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James R Bolton – One of the best experts on this subject based on the ideXlab platform.

  • pilot scale uv h2o2 Advanced Oxidation Process for municipal reuse water assessing micropollutant degradation and estrogenic impacts on goldfish carassius auratus l
    Water Research, 2016
    Co-Authors: Zengquan Shu, James R Bolton, Miodrag Belosevic, Arvinder Singh, Nikolaus Klamerth, Kerry N Mcphedran, Mohamed Gamal Eldin
    Abstract:

    Low concentrations (ng/L-μg/L) of emerging micropollutant contaminants in municipal wastwastewater treatment plant effluents affect the possibility to reuse these waters. Many of those micropollutants elicit endocrine disrupting effects in aquatic organisms resulting in an alteration of the endocrine system. A potential candidate for tertiary municipal wastwastewater treatment of these micropollutants is ultraviolet (UV)/hydrogen peroxide (H2O2) as an Advanced Oxidation Process (AOP) which was currently applied to treat the secondary effluent of the Gold Bar Wastewater Treatment Plant (GBWWTP) in Edmonton, AB, Canada. A new approach is presented to predict the fluence-based degradation rate constants (kf’) of environmentally occurring micropollutants including carbamazepine [(0.87-1.39) × 10(-3) cm(2)/mJ] and 2,4-Dichlorophenoxyacetic acid (2,4-D) [(0.60-0.91) × 10(-3) cm(2)/mJ for 2,4-D] in a medium pressure (MP) UV/H2O2 system based on a previous bench-scale investigation. Rather than using removal rates, this approach can be used to estimate the performance of the MP UV/H2O2 Process for degrading trace contaminants of concern found in municipal wastwastewater. In addition to the ability to track contaminant removal/degradation, evaluation of the MP UV/H2O2 Process was also accomplished by identifying critical ecotoxicological endpoints (i.e., estrogenicity) of the treated wastewater. Using quantitative PCR, mRNA levels of estrogen-responsive (ER) genes ERα1, ERα2, ERβ1, ERβ2 and NPR as well as two aromatase encoding genes (CYP19a and CYP19b) in goldfish (Carassius auratus L.) were measured during exposure to the GBWWTP effluent before and after MP UV/H2O2 treatment (a fluence of 1000 mJ/cm(2) and 20 mg/L of H2O2) in spring, summer and fall. Elevated expression of estrogen-responsive genes in goldfish exposed to UV/H2O2 treated effluent (a 7-day exposure) suggested that the UV/H2O2 Process may induce acute estrogenic disruption to goldfish principally because of the possible formation of various Oxidation by-products. However, prolonged exposure of goldfish (60 days) in UV/H2O2 treated effluent showed a restoration trend of ER gene expressions, especially in the summer. Collectively, our findings provide valuable indications regarding the long-term in vivo assessment of the MP UV/H2O2 Process for removing/degrading endocrine disrupting compounds detected in the municipal wastwastewater effluents.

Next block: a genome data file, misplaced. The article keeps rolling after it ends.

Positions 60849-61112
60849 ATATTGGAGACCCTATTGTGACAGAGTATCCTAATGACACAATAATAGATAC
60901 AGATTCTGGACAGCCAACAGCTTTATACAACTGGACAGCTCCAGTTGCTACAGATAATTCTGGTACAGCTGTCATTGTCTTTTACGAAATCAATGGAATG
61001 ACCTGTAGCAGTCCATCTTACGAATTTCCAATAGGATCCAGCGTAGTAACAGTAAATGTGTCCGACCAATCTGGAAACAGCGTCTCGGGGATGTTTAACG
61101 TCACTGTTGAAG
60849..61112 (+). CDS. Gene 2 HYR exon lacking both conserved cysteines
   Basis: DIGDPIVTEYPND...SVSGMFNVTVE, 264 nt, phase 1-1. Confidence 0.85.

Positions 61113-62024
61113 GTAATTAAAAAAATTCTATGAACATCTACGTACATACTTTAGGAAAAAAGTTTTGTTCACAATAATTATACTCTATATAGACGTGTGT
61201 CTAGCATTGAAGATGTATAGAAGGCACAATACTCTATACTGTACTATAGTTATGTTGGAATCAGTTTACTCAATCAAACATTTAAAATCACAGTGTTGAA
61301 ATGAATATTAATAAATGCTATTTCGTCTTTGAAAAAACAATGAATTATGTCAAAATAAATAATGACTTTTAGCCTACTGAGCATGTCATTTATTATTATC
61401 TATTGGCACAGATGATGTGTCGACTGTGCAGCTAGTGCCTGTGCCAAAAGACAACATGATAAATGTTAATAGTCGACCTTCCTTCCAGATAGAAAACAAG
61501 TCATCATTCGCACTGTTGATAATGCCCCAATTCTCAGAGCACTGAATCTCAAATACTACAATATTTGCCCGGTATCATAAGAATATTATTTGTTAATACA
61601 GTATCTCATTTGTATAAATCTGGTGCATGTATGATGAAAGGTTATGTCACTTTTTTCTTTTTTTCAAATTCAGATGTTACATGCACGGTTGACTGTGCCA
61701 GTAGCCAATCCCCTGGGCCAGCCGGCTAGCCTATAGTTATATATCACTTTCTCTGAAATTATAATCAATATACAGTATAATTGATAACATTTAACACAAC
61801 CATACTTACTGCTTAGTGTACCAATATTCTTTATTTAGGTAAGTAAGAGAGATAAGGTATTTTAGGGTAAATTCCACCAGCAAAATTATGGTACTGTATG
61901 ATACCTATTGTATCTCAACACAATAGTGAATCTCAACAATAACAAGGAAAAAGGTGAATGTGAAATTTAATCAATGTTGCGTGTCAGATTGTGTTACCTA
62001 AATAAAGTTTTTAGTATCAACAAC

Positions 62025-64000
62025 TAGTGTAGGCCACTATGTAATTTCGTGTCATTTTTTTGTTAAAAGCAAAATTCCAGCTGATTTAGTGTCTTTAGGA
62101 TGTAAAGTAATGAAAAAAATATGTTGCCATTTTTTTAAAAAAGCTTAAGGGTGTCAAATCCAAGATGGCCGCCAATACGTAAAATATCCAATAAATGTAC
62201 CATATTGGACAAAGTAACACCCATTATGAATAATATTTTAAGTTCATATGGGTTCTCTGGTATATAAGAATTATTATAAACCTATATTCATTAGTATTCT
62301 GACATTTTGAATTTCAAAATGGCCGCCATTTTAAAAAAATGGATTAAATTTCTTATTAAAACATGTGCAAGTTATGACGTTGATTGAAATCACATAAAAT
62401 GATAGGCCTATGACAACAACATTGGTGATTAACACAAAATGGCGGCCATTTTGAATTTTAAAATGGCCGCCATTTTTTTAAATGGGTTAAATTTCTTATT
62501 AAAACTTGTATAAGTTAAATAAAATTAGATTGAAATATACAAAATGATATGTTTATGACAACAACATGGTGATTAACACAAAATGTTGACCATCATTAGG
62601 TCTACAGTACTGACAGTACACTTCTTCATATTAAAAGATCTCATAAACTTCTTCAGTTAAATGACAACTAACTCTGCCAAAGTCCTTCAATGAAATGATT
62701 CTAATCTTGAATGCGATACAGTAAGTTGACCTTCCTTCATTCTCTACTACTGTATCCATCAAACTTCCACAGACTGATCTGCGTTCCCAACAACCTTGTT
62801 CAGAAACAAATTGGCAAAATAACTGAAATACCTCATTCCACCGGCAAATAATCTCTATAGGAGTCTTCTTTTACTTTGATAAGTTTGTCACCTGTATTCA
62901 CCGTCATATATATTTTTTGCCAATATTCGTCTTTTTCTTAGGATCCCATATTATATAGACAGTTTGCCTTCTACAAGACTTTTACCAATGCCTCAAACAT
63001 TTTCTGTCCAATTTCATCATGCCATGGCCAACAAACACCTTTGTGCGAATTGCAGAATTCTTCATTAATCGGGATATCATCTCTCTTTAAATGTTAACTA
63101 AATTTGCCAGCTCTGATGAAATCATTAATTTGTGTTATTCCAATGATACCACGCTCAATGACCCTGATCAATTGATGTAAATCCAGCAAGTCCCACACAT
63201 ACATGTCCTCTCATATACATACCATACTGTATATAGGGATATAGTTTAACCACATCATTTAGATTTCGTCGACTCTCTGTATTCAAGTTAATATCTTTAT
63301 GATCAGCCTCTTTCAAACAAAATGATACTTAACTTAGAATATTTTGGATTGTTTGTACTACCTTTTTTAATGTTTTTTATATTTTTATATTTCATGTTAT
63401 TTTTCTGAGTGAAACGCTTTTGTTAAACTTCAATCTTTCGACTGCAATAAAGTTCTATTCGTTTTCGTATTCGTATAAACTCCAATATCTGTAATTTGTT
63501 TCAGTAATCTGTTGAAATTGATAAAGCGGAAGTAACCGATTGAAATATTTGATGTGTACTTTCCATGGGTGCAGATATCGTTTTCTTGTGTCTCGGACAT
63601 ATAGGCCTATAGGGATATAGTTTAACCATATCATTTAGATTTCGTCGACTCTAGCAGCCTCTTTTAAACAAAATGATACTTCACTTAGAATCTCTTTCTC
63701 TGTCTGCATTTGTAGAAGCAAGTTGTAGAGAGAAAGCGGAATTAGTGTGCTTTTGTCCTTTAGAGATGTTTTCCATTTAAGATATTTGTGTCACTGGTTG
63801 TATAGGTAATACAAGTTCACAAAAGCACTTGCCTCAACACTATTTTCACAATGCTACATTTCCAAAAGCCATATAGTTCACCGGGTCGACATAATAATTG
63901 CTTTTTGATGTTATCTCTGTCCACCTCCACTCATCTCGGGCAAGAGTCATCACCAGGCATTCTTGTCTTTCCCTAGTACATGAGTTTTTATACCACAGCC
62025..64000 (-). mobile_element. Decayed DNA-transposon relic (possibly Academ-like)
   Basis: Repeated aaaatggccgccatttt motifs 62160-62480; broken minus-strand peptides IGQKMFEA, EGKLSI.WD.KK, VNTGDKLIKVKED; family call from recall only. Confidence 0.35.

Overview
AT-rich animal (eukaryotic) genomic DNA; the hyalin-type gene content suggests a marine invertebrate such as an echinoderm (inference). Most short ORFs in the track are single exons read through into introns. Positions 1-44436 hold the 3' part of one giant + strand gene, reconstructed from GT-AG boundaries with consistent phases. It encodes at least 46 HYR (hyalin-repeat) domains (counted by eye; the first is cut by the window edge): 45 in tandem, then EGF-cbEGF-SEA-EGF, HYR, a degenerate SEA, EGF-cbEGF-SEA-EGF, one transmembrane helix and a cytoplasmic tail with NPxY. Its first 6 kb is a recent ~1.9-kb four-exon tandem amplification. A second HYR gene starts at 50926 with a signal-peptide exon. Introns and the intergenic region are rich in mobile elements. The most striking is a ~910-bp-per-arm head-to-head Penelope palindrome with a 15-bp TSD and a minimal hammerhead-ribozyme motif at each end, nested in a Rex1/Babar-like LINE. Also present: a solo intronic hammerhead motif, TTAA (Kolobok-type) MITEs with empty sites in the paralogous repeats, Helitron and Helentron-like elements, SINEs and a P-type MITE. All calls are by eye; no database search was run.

• formation of disinfection by products in the ultraviolet chlorine Advanced Oxidation Process
    Science of The Total Environment, 2015
    Co-Authors: Ding Wang, James R Bolton, Susan A Andrews, Ron Hofmann
    Abstract:

    Disinfection by-product (DBP) formation may be a concern when applying ultraviolet light and free chlochlorine (UV/chlorine) as an Advanced Oxidation Process (AOP) for drinking water treatment, due to typically large chlorine doses (e.g. 5-10 mg L(-1) as free chlochlorine). A potential mitigating factor is the low chlorine contact times for this AOP treatment (e.g. seconds). Full-scale and pilot-scale test results showed minimal trihalomethane (THM) and haloacetic acid (HAA) formation during UV/chlorine treatment, while dichloroacetonitrile (DCAN) and bromochloroacetonitrile (BCAN) were produced rapidly. Adsorbable organic halide (AOX) formation was significant when applying the UV/chlorine Process in water that had not been previously chlorinated, while little additional formation was observed in prechlorinated water. Chlorine photolysis led to chlorate and bromate formation, equivalent to approximately 2-17% and 0.01-0.05% of the photolyzed chlorine, respectively. No perchlorate or chlorite formation was observed. During simulated secondary disinfection of AOP-treated water, DBP formation potential for THMs, HAAs, HANs, and AOX was observed to increase approximately to the same extent as was observed for pretreatment using the more common AOP of UV combined with hydrogen peroxide (UV/H2O2).